By Carol Ann Drogus
An intensive and robust literature on faith, society, and politics in Latin the USA in recent times has all started with the belief that the majority of the activities that surged within the fight opposed to army rule are lifeless, that almost all of the activists are scattered and burned out, and that the promise of civil society as a resource of latest values and a brand new style of citizenship and political lifestyles used to be illusory. Many have assumed that the religiously encouraged activism of that interval left little lasting effect, yet rarely somebody has really checked out the activists themselves to determine what is still, how they cope in a unique, extra open setting, and the way they see and act at the current and destiny. Activist religion addresses those matters with a wealth of empirical element from key circumstances and with a richly interdisciplinary argument that attracts on theorizing approximately social events. The authors try to appreciate what sustains activism and events in notably diverse situations from these during which they arose. Their research is enriched via systematic realization to the influence of gender and genderrelated matters on activism and routine. within the method, they shed a lot wanted gentle at the destiny of the activists and social hobbies that rose to prominence all through Latin the United States in the course of the Eighties. "This superbly written ebook is an incredible success that provides us analytical instruments for learning how activities and activists live to tell the tale within the doldrums and while a cycle of protest peaks and societies circulate on."--Daniel H. Levine, college of Michigan "Two of modern top professionals on faith and politics in Latin the United States have teamed as much as produce the 1st accomplished learn of women's grassroots non secular hobbies because the transition to democracy in Brazil and Chile. On a theoretical point, the e-book compels us to reconsider the traditional knowledge concerning the `death' of social pursuits in Latin the United States. On a extra human point, the interviews with ladies activists supply voice to `ordinary heroes' so usually absent from the literature. The super entry Drogus and Stewart-Gambino had with those girls offers the research a measure of intensity and perception that's demanding to match." --Philip J. Williams, college of Florida
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Additional info for Activist Faith: Grassroots Women in Democratic Brazil and Chile
Most studies of movement maintenance have focused on the United States, but they can provide some clues on where to look to discover if and how base communities and activists are adapting to movement decline. First, we can, as Christian Smith (1996a) suggests, look at the institutional church itself. Suzanne Staggenborg (1998) argues that movements must be rooted in an institution to survive a movement cycle (187). In Chapters 3 and 4, we look at the history of the church in Chile and Brazil, and its relationship with the base communities from the activists’ perspective.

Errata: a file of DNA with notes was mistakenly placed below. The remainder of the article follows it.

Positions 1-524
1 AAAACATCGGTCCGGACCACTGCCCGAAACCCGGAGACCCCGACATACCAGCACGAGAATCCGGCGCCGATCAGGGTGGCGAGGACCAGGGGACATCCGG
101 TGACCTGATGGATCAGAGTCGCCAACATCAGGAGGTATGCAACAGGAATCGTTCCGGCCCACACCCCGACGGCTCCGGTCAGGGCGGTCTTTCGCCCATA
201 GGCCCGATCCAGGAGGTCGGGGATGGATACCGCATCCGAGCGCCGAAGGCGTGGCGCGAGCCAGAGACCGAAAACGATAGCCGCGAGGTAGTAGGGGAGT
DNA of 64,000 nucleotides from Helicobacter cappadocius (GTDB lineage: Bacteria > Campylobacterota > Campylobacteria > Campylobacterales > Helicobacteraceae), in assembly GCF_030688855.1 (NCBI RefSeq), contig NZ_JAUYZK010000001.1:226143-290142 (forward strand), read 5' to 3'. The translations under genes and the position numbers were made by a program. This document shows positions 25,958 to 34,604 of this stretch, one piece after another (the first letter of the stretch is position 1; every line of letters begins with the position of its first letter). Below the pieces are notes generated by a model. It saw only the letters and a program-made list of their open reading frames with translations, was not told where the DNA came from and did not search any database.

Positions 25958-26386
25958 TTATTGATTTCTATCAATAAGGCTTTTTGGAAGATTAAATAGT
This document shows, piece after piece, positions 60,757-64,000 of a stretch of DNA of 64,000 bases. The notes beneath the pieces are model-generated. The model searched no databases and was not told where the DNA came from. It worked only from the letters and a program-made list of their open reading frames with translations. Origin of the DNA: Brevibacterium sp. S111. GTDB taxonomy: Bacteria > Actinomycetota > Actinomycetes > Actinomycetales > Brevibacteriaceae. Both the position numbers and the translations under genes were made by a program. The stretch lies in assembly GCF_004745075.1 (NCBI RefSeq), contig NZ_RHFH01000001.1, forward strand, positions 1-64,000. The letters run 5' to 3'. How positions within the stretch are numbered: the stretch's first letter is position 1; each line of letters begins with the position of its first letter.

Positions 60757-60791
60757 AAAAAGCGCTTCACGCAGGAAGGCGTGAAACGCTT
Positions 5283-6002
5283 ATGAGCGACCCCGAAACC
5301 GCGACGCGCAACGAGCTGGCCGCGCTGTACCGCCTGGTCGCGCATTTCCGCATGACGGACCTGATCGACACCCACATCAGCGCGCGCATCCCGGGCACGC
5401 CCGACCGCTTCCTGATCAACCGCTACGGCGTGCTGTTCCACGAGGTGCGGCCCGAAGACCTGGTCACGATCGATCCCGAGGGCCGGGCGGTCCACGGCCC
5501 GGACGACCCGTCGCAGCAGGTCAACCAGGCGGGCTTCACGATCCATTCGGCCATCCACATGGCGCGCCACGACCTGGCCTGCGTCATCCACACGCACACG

Indeed, it is in the down phase that much of the hard work of building and maintaining civil society occurs, as activists reassess their goals and strategies and—if they are successful—perhaps find new ways to maintain networks and solidarity. 5 That is why we argue that looking at the activists and their current practices—whether and how they are performing this work of maintenance— is the key to evaluating the success or failure of their earlier wave of activism. To elucidate this argument, we first must suggest briefly that the activism accompanying redemocratization in both countries was part of a protest cycle.
Our understanding of the complex and unusual nature of base communities as social movements, however, also leads us to argue that we must look at them in a particular way. We could, as Christian Smith (1991) suggests, look only at maintenance within the institution of the church—the work of church elites. The base communities were fundamentally sites that mobilized poor laywomen, however. Thus, we must know what these activists are doing to maintain the movements’ bases, as well as what changes have occurred within the Brazilian and Chilean churches, to assess the long-term consequences of mobilization for civil society.
Activist Faith: Grassroots Women in Democratic Brazil and Chile by Carol Ann Drogus